Some of Adena's busiest practices are set to transition this summer, Jetty said, so it remains to be seen if there will be any takers on his plan to smooth the move to EHRs by using scribes.

David Bragg, a physician and senior vice president of medical informatics at the HealthTexas Provider Network in Dallas, has a variation on Jetty's inquiry.

The 500-physician practice associated with Baylor University was not quite halfway through a rollout of an ambulatory EHR to its member physicians when it brought the program to a halt 15 months ago and decided to switch EHR vendors, Bragg said. He ran a pilot project at two offices last year to get a sense of whether scribes would help the group migrate from one EHR to another. Using a scribe "doesn't fit everyone's style,” Bragg said, but, “generally, the physicians were satisfied.”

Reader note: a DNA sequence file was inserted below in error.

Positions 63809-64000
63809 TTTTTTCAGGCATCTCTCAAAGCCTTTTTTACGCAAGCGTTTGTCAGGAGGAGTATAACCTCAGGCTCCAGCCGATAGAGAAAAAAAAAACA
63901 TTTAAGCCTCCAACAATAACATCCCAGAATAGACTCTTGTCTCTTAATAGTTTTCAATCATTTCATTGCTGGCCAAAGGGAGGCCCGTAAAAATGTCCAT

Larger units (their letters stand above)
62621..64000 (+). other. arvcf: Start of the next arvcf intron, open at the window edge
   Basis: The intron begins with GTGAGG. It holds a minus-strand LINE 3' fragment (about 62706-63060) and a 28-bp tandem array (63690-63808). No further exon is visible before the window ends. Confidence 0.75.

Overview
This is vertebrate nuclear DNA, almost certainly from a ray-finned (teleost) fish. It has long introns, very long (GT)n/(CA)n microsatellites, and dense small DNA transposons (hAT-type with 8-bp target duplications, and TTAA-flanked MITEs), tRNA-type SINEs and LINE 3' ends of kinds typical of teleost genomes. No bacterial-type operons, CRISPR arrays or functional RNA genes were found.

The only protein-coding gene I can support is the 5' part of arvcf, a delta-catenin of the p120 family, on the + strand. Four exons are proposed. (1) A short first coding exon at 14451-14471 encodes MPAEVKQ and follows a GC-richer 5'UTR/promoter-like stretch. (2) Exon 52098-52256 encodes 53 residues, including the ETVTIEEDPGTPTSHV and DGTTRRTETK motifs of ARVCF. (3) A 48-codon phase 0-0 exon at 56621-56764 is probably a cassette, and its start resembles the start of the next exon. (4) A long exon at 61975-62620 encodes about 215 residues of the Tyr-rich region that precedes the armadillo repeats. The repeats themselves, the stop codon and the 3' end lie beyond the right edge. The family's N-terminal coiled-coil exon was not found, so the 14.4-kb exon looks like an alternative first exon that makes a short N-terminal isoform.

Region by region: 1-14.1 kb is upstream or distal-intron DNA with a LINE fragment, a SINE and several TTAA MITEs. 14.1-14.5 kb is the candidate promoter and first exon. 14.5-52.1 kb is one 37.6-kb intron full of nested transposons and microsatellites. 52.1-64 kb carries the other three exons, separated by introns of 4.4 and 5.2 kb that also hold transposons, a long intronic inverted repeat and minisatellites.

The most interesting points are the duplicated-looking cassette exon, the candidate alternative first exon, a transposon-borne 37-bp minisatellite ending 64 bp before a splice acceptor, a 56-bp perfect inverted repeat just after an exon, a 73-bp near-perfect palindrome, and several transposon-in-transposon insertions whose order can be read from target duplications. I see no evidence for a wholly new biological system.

Bragg said he has received funding and is awaiting board approval for a second, larger pilot to be run at about a half-dozen offices this year. In the tradition of a physician testing a new vaccine on himself, he said he plans to participate in the pilot, too.

“Migrating the data is going to be extremely difficult,” Bragg said. “We're looking at: Can you take a traditional scribe, or someone with clinical experience, like an RN, and use them to not only scribe but take a more complete history and do the wrap-up and allow the physician to see more patients and be more productive? Can we make that transition easier using scribes?”